setpci(8) The PCI Utilities setpci(8)
setpci - configure PCI devices
setpci [options] devices operations...
setpci is a utility for querying and configuring PCI devices.
All numbers are entered in hexadecimal notation.
Root privileges are necessary for almost all operations, excluding reads of the standard
header of the configuration space on some operating systems. Please see lspci(8) for
details on access rights.
-v Tells setpci to be verbose and display detailed information about configuration
-f Tells setpci not to complain when there's nothing to do (when no devices are
selected). This option is intended for use in widely-distributed configuration
scripts where it's uncertain whether the device in question is present in the
machine or not.
-D `Demo mode' -- don't write anything to the configuration registers. It's useful to
try setpci -vD to verify that your complex sequence of setpci operations does what
you think it should do.
Show setpci version. This option should be used stand-alone.
--help Show detailed help on available options. This option should be used stand-alone.
Show a list of all known PCI registers and capabilities. This option should be used
PCI access options
The PCI utilities use the PCI library to talk to PCI devices (see pcilib(7) for details).
You can use the following options to influence its behavior:
The library supports a variety of methods to access the PCI hardware. By default,
it uses the first access method available, but you can use this option to override
this decision. See -A help for a list of available methods and their descriptions.
The behavior of the library is controlled by several named parameters. This option
allows to set the value of any of the parameters. Use -O help for a list of known
parameters and their default values.
-H1 Use direct hardware access via Intel configuration mechanism 1. (This is a short-
hand for -A intel-conf1.)
-H2 Use direct hardware access via Intel configuration mechanism 2. (This is a short-
hand for -A intel-conf2.)
-G Increase debug level of the library.
Before each sequence of operations you need to select which devices you wish that opera-
tion to affect.
Consider only devices in the specified domain (in case your machine has several
host bridges, they can either share a common bus number space or each of them can
address a PCI domain of its own; domains are numbered from 0 to ffff), bus (0 to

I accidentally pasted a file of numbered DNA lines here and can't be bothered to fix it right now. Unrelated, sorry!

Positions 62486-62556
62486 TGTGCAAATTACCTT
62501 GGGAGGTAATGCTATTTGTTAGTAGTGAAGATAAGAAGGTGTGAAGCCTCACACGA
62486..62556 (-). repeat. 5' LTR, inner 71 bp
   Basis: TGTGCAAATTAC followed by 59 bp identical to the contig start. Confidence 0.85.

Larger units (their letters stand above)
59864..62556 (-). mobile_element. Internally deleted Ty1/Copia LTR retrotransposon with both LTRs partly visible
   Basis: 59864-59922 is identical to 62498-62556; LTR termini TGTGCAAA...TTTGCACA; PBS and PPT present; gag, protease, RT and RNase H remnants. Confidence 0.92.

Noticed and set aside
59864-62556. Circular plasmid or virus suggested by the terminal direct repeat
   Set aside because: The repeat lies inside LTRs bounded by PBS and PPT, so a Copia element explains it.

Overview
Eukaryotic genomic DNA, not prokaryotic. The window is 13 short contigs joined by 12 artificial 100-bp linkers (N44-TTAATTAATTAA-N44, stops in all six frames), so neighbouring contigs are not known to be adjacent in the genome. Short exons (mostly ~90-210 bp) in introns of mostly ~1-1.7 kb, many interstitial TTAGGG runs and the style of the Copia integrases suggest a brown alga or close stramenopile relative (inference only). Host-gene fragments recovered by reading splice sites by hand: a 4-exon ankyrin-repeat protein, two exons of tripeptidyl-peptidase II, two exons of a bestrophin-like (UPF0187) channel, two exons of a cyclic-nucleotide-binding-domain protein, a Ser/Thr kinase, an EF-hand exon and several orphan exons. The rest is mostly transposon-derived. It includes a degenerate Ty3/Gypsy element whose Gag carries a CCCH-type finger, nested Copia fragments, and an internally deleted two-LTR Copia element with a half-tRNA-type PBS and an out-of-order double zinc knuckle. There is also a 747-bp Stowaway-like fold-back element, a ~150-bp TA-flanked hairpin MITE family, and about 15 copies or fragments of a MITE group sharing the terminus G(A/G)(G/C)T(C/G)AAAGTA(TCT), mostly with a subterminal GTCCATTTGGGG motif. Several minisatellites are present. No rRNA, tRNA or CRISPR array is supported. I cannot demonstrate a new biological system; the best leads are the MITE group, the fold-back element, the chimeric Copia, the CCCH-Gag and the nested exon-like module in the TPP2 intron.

ff), slot (0 to 1f) and function (0 to 7). Each component of the device address
can be omitted or set to "*", both meaning "any value". All numbers are hexadeci-
mal. E.g., "0:" means all devices on bus 0, "0" means all functions of device 0 on
any bus, "0.3" selects third function of device 0 on all buses and ".4" matches
only the fourth function of each device.
Select devices with specified vendor and device ID. Both ID's are given in hexadec-
imal and may be omitted or given as "*", both meaning "any value".
When -s and -d are combined, only devices that match both criteria are selected. When mul-
tiple options of the same kind are specified, the rightmost one overrides the others.
There are two kinds of operations: reads and writes. To read a register, just specify its
name. Writes have the form name=value,value... where each value is either a hexadecimal
number or an expression of type data:mask where both data and mask are hexadecimal num-
bers. In the latter case, only the bits corresponding to binary ones in the mask are
changed (technically, this is a read-modify-write operation).
There are several ways how to identity a register:
o Tell its address in hexadecimal.
o Spell its name. Setpci knows the names of all registers in the standard configura-
tion headers. Use `setpci --dumpregs' to get the complete list. See PCI bus speci-
fications for the precise meaning of these registers or consult header.h or
/usr/include/pci/pci.h for a brief sketch.
o If the register is a part of a PCI capability, you can specify the name of the
capability to get the address of its first register. See the names starting with
`CAP_' or `ECAP_' in the --dumpregs output.
o If the name of the capability is not known to setpci, you can refer to it by its
number in the form CAPid or ECAPid, where id is the numeric identifier of the capa-
bility in hexadecimal.
o Each of the previous formats can be followed by +offset to add an offset (a hex
number) to the address. This feature can be useful for addressing of registers liv-
ing within a capability, or to modify parts of standard registers. IP o Finally,
you should append a width specifier .B, .W, or .L to choose how many bytes (1, 2,
or 4) should be transferred. The width can be omitted if you are accessing a named
register whose width is well known.
All names of registers and width specifiers are case-insensitive.
asks for the word-sized command register.
4.w is a numeric address of the same register.
asks for a 32-bit word starting at the location of the command register, i.e., the
command and status registers together.
specifies the upper byte of the vendor ID register (remember, PCI is little-
corresponds to the second word of the power management capability.
asks for the first 32-bit word of the extended capability with ID 0x108.
The PCI Utilities are maintained by Martin Mares <firstname.lastname@example.org>.
pciutils-3.1.7 31 January 2010 setpci(8)